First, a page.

Thursday, 14 February 2019 09:33

Automated Journalism: Did a Robot Write This?

Automated Journalism

The rise of machines taking over the human world is no longer a dystopian dream. The dread that is associated with robots taking over the world is a reality from which there’s no escape. A great example is the manufacturing sector, which had long been a supplier of well-paying jobs and was is now transformed by the introduction of machines. But what about the white-collar jobs in the information technology sector? Will the emergence of machines have an impact on professions in journalism and media?

Automated journalism is shaking up the traditional journalism and the role of a news reporter by using computer algorithms to transform raw data into news stories that mimic the ones that a human may might have written. Media has long been at the forefront of technological innovation from satellite communications to the Internet and social media. With the advent of AI and big data, it was just a matter of time when journalism would be subject to the inevitable change in the way it’s produced and distributed.

Automated journalism takes the interaction of media with machines to a whole other level. It automates each step of the news production process, from investigation to the actual production and distribution of news. The automated news stories work well with fact-based stories where structured and reliable data can be transformed into content that is not just cheaper and quicker to produce but can also be personalized to the needs of the reader. No wonder it’s perceived as a threat to traditional journalism practices and quality and a precarity to the employment within the industry.

Automated Journalism Example

As publishers struggle to cope with dwindling newspaper subscriptions, Natural Language Generator models such as Automated Insights, Yseop, and Narrative Science have developed automated reporting systems, chatbots, and algorithms that have already been adopted by larger news organizations such as Associated Press, Forbes, The New York Times and Los Angeles Times.

The Washington Post has been experimenting news stories on the Heliograf smart software that made its debut in 2016 at the Rio 2016 Olympic games. By analyzing and reporting the data related to the games as they emerged, Heliograf was able to keep up with information relating to scores and medal counts in real time, freeing up journalists so they could work on creating other content. In its first year, the Heliograf produced as staggering 850 articles and was awarded the “Excellence in the Use of Bots” for its 2016 election coverage.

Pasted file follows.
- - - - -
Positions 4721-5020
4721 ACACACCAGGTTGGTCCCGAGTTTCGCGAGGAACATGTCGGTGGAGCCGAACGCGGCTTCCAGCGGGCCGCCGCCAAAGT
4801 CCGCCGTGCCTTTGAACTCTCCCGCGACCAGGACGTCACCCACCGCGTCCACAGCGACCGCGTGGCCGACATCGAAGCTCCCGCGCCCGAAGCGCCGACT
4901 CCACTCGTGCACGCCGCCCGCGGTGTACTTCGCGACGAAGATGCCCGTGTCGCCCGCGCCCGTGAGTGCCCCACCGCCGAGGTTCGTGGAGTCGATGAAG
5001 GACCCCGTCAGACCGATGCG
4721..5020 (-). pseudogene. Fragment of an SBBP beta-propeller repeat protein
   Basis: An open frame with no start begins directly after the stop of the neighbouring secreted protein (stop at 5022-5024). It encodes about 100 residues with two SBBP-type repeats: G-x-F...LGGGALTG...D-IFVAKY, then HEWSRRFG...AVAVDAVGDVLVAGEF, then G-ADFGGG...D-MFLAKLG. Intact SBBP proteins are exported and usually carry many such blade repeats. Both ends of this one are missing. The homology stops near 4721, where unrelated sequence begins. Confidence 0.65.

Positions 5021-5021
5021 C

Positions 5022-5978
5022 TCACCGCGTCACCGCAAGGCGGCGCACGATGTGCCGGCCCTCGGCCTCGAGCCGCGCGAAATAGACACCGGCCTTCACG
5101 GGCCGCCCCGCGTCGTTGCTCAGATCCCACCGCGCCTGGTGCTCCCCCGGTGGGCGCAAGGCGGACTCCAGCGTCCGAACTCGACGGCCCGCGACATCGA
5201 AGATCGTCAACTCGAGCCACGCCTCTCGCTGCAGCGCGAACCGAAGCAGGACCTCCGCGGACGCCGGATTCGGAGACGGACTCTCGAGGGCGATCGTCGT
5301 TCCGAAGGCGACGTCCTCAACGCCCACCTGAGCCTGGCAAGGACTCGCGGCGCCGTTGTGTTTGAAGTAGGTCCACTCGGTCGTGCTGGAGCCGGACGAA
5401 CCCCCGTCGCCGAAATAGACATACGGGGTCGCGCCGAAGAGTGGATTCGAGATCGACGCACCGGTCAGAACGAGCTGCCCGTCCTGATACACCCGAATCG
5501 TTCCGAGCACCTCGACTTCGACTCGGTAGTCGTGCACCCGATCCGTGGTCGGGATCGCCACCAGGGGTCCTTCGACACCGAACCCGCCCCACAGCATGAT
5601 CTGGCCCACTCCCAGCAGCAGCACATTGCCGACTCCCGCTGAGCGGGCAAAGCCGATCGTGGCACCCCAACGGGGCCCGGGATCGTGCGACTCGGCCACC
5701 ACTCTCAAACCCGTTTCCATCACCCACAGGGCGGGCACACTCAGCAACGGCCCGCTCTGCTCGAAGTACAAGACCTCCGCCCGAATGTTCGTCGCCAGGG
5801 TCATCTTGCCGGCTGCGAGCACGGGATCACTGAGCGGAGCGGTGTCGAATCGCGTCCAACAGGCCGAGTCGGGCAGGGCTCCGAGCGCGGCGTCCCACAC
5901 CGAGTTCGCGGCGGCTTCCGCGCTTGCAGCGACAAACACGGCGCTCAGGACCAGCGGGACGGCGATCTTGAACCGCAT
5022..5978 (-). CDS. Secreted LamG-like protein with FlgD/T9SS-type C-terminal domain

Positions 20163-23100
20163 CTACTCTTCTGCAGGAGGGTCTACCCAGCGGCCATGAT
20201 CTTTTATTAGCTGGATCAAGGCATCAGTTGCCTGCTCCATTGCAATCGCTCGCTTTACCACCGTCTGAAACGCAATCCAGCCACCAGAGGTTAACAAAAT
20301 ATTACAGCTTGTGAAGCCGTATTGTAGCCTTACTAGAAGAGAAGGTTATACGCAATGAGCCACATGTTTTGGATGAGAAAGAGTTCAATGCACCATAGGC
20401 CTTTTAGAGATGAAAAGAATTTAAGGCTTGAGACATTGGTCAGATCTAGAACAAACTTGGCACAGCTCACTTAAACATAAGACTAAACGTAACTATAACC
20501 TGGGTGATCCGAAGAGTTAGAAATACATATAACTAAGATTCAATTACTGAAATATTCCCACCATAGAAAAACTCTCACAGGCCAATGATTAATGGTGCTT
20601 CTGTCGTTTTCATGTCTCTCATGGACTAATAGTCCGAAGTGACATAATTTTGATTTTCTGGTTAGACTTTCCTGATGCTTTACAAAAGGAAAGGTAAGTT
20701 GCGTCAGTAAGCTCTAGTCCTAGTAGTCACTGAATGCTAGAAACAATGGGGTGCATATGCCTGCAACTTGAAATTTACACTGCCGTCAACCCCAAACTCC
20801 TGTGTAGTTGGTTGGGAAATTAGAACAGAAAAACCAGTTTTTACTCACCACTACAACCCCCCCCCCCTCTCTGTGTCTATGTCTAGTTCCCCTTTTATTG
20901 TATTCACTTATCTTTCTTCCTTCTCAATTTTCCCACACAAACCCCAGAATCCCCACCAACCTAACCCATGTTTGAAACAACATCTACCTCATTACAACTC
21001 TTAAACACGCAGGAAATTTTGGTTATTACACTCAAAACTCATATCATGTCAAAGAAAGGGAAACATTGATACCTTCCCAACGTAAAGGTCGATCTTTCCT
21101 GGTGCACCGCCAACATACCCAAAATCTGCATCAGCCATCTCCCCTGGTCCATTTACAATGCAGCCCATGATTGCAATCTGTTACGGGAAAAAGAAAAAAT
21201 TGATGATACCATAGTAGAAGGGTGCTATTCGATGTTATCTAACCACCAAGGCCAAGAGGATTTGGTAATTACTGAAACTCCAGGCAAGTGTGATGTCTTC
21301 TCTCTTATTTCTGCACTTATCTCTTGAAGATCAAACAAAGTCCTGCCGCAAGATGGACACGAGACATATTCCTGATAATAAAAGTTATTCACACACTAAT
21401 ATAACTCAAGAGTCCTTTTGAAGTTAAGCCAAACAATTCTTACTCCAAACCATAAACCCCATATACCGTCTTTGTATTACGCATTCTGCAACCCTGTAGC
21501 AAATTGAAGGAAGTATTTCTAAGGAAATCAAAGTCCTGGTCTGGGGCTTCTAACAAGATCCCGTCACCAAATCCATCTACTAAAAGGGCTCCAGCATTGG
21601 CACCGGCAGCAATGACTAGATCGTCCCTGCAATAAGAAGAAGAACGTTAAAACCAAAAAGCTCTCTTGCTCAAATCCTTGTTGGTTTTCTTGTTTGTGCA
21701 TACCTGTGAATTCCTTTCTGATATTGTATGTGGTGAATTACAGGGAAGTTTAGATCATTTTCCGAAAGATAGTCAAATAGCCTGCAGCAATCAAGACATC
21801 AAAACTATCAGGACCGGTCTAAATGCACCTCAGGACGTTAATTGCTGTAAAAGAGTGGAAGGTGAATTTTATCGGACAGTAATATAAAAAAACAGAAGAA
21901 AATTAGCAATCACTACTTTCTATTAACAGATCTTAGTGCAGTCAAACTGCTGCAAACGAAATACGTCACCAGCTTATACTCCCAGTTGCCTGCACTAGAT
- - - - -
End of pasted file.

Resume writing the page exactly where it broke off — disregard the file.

Using natural language technology, the tools spot patterns and trends in raw data, match them to the relevant phrases in the story template and add the information to create a narrative that can be published across different platforms. That too in seconds. Here’s an example of an automated news story by Associated Press.


The typical uses of automated journalism include news stories on sports and finance – where it’s easier to crunch numbers and convert raw data into coherent news stories. As technology improves, robot journalism is likely to move into more challenging areas.

Machine Learning Journalism: Potential

The potential for machine learning journalism is endless. Speed and efficiency are two factors that distinguish AI article writers from their human counterparts. From monitoring technology, collecting statistics and writing and disseminating information, the potential of machine learning journalism is limitless, especially when it’s related to factual news such as weather forecasts, traffic reports, political results, and sporting events. Along with speed, one of the standout features of articles created by automated journalism is the reduction of errors and the need for human editing.

Robot Writing Limitations

Despite their multiple advantages, there are certain limitations that robot writing is plagued with. While the robot can place facts in a preset template, robots writing articles are severely lacking in the expression of emotions through the text like a journalist. The machine is unable to craft a colorful feature story or conduct an in-depth analysis of a subject. The lack of adaptability also means that robot journalists are unable to adapt to new styles of writing and new tools. Journalists fear that the widespread use of automation could lead to the loss of editorial identity in the long run.

One of the biggest disadvantages of automated journalism is the risk of fake news proliferation. Unlike a journalist, a machine is unable to detect certain flaws in a news story which can lead to the spread of fake news. For example, the Quakebot robot (specialized and designed to prevent earthquakes) accidentally announced an earthquake reporting several deaths when the earthquake was in fact 92 years old. While the cause of the mistake seems to be human, a human action caused the replacement of the date of the 1925 event by 2025, the robot failed to spot it and started disseminated the news.

Will Robots Replace Journalists

Instead of worrying about robots affecting job prospects, journalists can leverage automated journalism by using it as an assistant for focusing on data-driven stories and press releases while they focus on more complex topics that contain deeper analysis to increase their turnover and grow engagement for their brand.

According to Associated Insights, nearly twenty percent of a reporter’s time that is spent covering financial news can be freed up with the help of AI to improve accuracy and to give reporters more time to concentrate on the content and story-telling behind an article rather than the fact-checking and research. In the end, this could mean a win-win for journalism rather than its demise.



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